|re: Saw it last night (was re: Wondering if The Prom will benefit . . .)|
|Posted by: Michael_Portantiere 01:21 pm EST 01/05/19|
|In reply to: re: Saw it last night (was re: Wondering if The Prom will benefit . . .) - jurinac 12:30 am EST 01/05/19|
|"Precisely where in the show are the Midwesterners characterized in depth? You keep saying I'm ignoring all these things in the show, but you don't provide specific examples. It's almost as if you're the one who's imagining things that simply aren't there."
The principal is a midwesterner, the mother of the girl who leads the fight against the prom is a midwesterner, and the two young lesbians are midwesterners. I think they are all characterized in depth. It is true that the other kids are not characterized in depth, but there's only so much time in the show. Also, it's germane to note that the focus of the show in general is on fairly broad comedy, rather than serious moments (although there are several of those), so "in-depth characterization" is not the primary goal anyway.
"Frankly, it's hard to believe from many of your other posts here that you really do feel 'It's fine that . . . some other people don't like it, but I also think it's fine and instructive to debate the show's merits and flaws.'"
That sounds like an insult, but I really do believe what I wrote. I just don't think there's any merit in criticism of the show that ignores large sections of it.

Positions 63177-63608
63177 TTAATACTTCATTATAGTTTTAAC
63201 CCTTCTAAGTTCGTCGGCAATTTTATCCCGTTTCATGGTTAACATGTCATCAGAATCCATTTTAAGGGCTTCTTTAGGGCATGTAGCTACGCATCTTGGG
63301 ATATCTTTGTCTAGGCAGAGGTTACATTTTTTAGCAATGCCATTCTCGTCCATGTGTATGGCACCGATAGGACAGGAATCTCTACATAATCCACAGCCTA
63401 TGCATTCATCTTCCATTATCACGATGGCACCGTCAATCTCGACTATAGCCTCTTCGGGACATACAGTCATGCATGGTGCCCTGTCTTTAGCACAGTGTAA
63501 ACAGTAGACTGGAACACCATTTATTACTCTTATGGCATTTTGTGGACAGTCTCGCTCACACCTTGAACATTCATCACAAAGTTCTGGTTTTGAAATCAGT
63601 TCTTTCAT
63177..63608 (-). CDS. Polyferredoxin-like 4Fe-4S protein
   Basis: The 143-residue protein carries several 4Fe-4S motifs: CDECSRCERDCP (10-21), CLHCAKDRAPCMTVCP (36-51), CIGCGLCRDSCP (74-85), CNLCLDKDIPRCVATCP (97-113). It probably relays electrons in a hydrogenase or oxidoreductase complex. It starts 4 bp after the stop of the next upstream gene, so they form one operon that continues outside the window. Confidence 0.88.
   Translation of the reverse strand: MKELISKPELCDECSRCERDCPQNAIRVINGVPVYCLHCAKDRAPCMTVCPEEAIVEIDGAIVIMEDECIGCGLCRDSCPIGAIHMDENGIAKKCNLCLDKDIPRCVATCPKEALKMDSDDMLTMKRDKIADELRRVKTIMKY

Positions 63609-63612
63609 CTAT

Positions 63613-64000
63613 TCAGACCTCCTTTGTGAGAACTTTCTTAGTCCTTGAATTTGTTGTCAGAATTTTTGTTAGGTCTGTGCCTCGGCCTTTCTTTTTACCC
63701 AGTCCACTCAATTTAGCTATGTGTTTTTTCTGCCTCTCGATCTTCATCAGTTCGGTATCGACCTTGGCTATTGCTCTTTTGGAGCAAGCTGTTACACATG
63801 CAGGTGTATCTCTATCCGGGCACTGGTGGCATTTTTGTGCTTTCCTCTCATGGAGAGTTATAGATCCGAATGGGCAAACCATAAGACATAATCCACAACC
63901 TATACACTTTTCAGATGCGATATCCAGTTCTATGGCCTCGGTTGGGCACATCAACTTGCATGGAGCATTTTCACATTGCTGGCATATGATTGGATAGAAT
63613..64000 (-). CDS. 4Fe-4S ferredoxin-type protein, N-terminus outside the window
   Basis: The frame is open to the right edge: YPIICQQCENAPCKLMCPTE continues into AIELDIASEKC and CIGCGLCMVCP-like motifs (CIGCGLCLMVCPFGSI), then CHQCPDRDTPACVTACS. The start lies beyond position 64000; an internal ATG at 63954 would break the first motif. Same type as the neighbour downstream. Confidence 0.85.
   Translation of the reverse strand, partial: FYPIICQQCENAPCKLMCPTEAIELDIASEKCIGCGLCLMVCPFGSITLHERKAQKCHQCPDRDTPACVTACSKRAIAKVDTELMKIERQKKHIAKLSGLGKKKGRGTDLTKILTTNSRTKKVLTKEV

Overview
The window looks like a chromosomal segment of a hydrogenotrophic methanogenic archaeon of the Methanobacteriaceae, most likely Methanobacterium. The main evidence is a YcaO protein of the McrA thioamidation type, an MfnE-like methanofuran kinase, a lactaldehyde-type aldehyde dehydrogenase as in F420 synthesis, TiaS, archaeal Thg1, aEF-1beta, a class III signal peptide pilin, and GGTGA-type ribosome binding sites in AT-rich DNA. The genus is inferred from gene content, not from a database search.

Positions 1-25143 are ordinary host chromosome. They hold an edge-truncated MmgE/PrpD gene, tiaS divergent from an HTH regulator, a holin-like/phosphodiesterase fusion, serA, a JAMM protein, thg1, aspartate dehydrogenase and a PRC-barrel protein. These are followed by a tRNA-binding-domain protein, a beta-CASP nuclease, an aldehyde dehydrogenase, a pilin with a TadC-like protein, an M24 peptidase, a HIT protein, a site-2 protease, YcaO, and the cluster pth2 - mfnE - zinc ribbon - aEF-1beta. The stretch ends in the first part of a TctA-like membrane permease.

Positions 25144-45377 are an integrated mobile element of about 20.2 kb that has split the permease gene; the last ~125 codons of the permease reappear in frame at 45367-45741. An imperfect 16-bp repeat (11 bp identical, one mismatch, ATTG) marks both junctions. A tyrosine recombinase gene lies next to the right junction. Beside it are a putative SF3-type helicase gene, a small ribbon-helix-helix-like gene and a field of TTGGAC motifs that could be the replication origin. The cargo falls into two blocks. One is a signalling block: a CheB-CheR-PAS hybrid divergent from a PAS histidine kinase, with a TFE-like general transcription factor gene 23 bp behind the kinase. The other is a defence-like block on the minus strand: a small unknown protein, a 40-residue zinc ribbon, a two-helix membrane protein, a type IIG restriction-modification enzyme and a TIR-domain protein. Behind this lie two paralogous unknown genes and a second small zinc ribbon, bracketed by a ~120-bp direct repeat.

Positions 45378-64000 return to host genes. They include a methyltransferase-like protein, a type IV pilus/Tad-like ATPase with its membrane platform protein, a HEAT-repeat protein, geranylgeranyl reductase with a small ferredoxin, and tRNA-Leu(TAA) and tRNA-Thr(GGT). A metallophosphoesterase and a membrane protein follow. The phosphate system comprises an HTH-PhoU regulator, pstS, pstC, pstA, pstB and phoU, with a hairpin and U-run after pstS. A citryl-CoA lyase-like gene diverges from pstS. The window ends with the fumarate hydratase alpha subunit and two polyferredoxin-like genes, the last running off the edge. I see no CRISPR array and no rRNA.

In my view, the creators of THE PROM were certainly smart and talented enough to realize that if they wrote a show that depicted the social justice warriors from NYC as perfect people who are 100 percent in the right, and the midwesterners as cardboard villains and backward rubes who are 100 percent in the wrong, that show would have been worthless (and offensive). So the creators worked very hard to balance the scales, and yet it seems to me that you are ignoring (or at least severely downplaying) all of that content and only focusing on the content that supports your perception of the show's politics. I think that's a slap in the face of the creators who worked so very hard to avoid just such a reaction.
Of course, I do consider it objectively wrong to cancel a prom to keep an LGBT couple from attending. But what I wrote was: "In order to enjoy THE PROM, you DO have to view it as objectively wrong to cancel a prom in order to prevent a gay or lesbian teenager from attending with another gay or lesbian teenager as their date because of religious teachings and 'community standards.'" How you can view that statement as "high-minded" is beyond me. Or are you arguing that it IS possible for someone who doesn't view this as objectively wrong to enjoy the show?
You are right, what I should have written was: "Anyone opposed to LGBT couples at a prom should absolutely attend this show if they are open to having their opinions changed." I do think that, sadly, there's no point in such people attending if they are 100 percent set in their feelings and are not open to change. And finally, if you choose to view the attitude of HAIRSPRAY and/or THE PROM as "self-congratulatory," I don't know what to say except I'm sorry your perception of their social justice content is negative rather than positive. But I do wonder, are there other social justice shows that you don't view as "self congratulatory?" For example, how would you characterize TO KILL A MOCKINGBIRD?
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